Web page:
Another software suggestion wasnt needed either, especially considering all the bunking that method garnered in this same thread...the user has software already. Speccy reads from the same registers as others. Is there a reason its better? Please share. :)
 
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#15
Software is completely inaccurate, they all get their info from the same Mobo IC. I have an Antec PSU on a gigabyte Mobo that states my 12v rail is only at 50% of spec. Yet if I swap out PSU with another PC then the Antec is well within spec. All software tells you is how accurate or inaccurate your mobo is, not your PSU.
 
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#16
That's funny , because the first post doesn't show 3 and 5v rails, in the software solution. Only the 12v was displayed.

So perhaps a secondary software solution that's more expansive, is a help.;)

Software is completely inaccurate, they all get their info from the same Mobo IC. I have an Antec PSU on a gigabyte Mobo that states my 12v rail is only at 50% of spec. Yet if I swap out PSU with another PC then the Antec is well within spec. All software tells you is how accurate or inaccurate your mobo is, not your PSU.
You can also look at the voltages directly in the BIOS, or was that mentioned already?
 
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#17
BIOS gets it from the same IC
 
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#18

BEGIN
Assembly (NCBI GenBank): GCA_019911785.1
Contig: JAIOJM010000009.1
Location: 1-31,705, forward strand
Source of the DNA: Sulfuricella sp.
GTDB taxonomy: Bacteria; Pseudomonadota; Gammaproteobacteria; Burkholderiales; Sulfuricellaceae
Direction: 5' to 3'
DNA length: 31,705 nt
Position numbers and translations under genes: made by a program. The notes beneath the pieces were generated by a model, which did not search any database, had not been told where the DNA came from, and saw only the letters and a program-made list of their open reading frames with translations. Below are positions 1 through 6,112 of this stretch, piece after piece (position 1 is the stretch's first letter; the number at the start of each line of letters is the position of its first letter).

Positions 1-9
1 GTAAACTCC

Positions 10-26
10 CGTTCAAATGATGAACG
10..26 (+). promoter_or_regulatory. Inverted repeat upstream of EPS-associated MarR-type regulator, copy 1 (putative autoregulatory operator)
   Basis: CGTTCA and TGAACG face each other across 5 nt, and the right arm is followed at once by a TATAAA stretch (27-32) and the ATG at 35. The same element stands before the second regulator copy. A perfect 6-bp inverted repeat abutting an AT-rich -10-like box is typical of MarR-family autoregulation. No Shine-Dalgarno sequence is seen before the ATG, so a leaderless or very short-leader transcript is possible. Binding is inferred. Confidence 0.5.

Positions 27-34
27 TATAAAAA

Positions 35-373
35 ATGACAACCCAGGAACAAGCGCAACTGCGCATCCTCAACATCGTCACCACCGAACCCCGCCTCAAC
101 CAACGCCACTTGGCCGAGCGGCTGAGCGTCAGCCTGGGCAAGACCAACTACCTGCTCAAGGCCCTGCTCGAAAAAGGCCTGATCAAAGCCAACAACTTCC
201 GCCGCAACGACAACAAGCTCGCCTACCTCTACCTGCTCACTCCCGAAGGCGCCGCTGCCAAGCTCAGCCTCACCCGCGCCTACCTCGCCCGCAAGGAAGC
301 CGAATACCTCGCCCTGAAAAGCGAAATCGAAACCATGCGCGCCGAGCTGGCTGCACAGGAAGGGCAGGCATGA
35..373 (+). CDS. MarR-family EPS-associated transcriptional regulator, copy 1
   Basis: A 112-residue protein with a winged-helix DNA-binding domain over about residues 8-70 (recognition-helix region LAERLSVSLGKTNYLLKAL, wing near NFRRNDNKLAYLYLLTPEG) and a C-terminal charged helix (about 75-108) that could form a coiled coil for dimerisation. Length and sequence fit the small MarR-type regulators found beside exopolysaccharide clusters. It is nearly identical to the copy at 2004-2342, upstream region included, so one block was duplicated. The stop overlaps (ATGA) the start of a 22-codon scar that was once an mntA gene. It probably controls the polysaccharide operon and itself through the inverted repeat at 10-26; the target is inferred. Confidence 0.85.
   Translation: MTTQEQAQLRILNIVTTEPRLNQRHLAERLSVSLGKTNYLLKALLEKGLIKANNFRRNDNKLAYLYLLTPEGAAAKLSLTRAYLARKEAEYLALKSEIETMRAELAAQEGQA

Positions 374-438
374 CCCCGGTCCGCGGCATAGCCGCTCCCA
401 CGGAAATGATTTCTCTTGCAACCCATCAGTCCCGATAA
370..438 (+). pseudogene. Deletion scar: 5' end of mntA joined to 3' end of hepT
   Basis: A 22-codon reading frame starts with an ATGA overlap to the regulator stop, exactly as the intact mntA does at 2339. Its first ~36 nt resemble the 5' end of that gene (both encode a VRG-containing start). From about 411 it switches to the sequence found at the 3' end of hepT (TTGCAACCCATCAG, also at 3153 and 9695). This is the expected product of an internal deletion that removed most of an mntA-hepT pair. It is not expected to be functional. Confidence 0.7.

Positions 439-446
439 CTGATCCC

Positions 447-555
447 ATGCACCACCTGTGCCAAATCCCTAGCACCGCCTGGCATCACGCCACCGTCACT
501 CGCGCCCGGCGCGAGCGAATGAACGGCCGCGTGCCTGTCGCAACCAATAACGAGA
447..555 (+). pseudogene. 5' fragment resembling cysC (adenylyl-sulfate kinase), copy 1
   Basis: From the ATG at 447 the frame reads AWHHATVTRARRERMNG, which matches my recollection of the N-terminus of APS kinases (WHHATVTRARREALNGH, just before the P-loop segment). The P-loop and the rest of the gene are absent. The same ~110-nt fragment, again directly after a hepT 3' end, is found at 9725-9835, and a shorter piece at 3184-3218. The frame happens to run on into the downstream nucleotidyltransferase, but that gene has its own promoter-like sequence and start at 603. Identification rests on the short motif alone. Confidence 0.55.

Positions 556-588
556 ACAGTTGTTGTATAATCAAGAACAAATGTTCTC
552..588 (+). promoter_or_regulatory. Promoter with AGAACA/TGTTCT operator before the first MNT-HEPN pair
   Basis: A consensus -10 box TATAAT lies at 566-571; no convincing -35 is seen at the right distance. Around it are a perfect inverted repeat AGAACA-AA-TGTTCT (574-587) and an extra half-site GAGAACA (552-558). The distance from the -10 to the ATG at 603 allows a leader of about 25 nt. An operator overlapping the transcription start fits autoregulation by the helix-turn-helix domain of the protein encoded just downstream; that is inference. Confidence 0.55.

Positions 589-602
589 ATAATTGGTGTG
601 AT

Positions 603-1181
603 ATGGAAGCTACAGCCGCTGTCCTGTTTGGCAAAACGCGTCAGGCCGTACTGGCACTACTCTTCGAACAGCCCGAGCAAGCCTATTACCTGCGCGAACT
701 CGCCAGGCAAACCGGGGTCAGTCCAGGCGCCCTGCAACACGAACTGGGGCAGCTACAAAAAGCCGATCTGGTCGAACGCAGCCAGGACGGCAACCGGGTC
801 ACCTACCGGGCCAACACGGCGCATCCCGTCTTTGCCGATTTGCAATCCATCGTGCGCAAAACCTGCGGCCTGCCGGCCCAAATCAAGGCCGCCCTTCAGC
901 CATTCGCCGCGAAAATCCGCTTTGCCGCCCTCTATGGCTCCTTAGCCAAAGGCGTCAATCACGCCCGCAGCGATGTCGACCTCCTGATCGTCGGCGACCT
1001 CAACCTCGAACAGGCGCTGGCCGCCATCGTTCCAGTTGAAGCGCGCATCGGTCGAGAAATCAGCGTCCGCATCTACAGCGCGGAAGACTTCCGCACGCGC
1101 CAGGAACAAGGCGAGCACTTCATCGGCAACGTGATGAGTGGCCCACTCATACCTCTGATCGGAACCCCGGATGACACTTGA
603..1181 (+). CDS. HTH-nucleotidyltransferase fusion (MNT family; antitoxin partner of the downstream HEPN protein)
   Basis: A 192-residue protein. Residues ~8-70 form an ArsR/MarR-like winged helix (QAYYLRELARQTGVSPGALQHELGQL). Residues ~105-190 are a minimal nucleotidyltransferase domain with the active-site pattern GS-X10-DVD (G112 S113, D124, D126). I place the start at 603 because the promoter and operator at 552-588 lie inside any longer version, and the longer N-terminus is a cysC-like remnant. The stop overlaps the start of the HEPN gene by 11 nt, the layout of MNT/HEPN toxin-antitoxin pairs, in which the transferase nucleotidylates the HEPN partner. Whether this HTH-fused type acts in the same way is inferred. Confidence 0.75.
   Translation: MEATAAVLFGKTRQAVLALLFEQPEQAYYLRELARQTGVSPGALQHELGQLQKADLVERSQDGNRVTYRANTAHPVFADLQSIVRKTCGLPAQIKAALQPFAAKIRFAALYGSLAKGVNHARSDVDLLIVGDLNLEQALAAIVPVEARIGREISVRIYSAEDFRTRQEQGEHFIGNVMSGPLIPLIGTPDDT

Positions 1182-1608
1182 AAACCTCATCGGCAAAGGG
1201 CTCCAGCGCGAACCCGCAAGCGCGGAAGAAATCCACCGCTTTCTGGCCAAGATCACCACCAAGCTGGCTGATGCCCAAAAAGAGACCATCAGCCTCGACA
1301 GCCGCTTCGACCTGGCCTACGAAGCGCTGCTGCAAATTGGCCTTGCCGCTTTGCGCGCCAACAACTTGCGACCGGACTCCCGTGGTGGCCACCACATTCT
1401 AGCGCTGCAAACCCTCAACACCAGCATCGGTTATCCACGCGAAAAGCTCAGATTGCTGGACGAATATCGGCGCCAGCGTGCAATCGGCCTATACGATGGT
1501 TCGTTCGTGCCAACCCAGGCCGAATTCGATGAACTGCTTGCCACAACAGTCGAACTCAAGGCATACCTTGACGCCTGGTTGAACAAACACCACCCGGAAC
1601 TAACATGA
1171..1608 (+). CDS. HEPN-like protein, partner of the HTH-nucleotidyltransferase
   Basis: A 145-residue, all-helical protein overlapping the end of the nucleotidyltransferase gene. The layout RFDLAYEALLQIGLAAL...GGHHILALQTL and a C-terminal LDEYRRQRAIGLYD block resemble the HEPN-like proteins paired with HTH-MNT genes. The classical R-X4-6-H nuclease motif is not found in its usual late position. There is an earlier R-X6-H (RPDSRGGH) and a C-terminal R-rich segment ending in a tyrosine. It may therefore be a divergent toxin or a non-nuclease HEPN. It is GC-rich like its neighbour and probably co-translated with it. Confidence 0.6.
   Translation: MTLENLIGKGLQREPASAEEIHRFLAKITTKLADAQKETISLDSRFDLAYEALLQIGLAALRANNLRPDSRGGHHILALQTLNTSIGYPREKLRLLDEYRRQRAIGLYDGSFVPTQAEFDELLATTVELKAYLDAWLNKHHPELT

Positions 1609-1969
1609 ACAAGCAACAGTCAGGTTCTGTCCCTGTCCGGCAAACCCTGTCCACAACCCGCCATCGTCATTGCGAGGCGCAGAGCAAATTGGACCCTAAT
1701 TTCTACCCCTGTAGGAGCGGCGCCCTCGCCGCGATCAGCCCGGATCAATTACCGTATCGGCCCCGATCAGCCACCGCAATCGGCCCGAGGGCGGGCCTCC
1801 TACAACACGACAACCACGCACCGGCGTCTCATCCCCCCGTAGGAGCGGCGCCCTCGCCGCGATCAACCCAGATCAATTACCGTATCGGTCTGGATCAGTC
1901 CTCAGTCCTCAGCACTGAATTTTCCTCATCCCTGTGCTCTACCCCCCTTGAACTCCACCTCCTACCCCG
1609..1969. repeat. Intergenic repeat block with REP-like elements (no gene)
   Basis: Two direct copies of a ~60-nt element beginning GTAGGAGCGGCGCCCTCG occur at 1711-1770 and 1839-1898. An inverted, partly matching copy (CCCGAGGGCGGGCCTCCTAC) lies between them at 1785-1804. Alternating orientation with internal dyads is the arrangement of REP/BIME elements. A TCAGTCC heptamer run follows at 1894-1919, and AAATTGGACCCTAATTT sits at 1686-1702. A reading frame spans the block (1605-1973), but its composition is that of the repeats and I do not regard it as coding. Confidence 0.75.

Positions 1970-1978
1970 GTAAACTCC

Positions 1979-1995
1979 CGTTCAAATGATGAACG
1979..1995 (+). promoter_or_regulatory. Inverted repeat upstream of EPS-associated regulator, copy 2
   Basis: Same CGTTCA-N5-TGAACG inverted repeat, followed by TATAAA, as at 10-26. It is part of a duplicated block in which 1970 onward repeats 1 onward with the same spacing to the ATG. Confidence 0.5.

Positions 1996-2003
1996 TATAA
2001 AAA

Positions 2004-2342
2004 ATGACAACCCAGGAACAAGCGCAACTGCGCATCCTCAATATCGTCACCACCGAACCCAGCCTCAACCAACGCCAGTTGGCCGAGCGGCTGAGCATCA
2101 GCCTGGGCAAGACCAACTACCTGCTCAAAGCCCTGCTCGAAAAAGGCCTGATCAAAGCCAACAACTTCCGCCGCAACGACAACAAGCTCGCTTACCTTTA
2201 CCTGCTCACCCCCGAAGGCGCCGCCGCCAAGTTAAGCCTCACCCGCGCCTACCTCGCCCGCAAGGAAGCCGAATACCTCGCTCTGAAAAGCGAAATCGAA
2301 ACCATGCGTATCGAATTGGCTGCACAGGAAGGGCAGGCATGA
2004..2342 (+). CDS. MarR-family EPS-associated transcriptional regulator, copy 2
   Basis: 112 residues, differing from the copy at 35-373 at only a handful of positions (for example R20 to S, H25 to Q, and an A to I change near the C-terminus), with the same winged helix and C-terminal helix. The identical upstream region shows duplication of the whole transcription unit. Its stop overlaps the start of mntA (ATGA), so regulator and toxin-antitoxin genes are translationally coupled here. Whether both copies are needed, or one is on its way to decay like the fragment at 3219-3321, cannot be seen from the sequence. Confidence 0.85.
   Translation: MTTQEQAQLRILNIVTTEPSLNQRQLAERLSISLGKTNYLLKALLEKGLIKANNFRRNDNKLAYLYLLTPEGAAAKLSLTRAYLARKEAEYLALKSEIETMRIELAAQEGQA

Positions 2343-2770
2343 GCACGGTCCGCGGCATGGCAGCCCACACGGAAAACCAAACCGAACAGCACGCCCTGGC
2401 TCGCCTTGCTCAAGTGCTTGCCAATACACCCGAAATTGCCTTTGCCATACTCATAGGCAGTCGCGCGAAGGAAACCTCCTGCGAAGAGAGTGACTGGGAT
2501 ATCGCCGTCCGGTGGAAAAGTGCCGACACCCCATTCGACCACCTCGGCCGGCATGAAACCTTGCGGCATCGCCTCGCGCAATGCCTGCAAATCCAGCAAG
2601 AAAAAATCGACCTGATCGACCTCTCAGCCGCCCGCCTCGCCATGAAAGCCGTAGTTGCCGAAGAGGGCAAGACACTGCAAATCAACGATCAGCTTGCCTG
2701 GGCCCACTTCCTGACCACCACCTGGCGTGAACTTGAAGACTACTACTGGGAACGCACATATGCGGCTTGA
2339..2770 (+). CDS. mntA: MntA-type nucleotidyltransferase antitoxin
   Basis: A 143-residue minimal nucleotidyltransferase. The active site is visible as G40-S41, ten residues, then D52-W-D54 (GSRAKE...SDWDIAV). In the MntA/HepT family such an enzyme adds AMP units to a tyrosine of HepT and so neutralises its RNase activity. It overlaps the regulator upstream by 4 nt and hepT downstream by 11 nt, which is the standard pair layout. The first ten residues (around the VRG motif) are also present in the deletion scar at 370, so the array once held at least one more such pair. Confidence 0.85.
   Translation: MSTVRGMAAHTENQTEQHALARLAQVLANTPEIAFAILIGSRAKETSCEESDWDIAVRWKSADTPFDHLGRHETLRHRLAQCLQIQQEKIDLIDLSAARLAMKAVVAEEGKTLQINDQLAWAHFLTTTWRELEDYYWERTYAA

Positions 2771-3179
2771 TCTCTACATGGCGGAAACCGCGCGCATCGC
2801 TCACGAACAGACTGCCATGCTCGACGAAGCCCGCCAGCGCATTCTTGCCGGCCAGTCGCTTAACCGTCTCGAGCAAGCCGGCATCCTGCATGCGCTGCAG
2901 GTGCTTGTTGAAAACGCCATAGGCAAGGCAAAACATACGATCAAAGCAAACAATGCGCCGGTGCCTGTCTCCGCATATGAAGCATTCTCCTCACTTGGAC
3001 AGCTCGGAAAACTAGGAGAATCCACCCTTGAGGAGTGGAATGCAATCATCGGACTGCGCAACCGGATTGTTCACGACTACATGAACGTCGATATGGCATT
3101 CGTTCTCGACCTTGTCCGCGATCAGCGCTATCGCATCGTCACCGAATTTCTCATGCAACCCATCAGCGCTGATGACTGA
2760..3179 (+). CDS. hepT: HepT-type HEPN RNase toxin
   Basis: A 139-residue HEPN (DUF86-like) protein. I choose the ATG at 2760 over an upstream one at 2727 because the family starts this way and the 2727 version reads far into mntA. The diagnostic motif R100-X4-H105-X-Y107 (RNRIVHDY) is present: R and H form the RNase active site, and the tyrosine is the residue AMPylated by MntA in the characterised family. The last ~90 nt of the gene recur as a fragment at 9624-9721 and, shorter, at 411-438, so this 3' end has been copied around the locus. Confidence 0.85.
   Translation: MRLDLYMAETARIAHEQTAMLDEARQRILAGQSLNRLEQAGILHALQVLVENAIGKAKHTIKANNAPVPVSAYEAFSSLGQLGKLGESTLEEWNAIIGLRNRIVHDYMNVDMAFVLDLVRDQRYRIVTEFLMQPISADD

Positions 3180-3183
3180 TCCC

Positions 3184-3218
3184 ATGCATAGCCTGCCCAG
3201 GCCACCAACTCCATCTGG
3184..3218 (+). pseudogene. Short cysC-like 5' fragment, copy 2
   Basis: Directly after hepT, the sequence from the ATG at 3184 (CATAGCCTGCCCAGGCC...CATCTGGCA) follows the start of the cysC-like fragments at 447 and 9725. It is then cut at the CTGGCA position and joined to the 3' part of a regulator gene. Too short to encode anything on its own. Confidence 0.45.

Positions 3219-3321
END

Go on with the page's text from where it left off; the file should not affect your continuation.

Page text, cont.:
That's funny , because the first post doesn't show 3 and 5v rails, in the software solution. Only the 12v was displayed.

So perhaps a secondary software solution that's more expansive, is a help.;)



You can also look at the voltages directly in the BIOS, or was that mentioned already?
Sorry, Fitz, the OP likely just didn't post the 3.3V readings as AIDA64 does read that. I am staring at it now as a matter of fact. If its readable, AIDA (and Speccy) will likely catch it.

As DF just said, and I said above, they (software) get their information from the same register, that includes the BIOS.
 
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#19
BIOS gets it from the same IC
Without the contended inaccurate secondary software solution. Cut to the chase. If the software numbers appear wrong, as Bill said in post 4, then look to a DMM to back that up. The software is not as bad as claimed by some. And it shows numbers under load.
 
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#20
Isn't the BIOS the same 'intermediary' as software is to the register?

If we are cutting to the chase... Software can be accurate, but the only way to confirm is through a DMM, not through an additional piece of software (Speccy) which reads off the same registers. ;)
 
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#21
Without the contended inaccurate secondary software solution. Cut to the chase. If the software numbers appear wrong, as Bill said in post 4, then look to a DMM to back that up. The software is not as bad as claimed by some. And it shows numbers under load.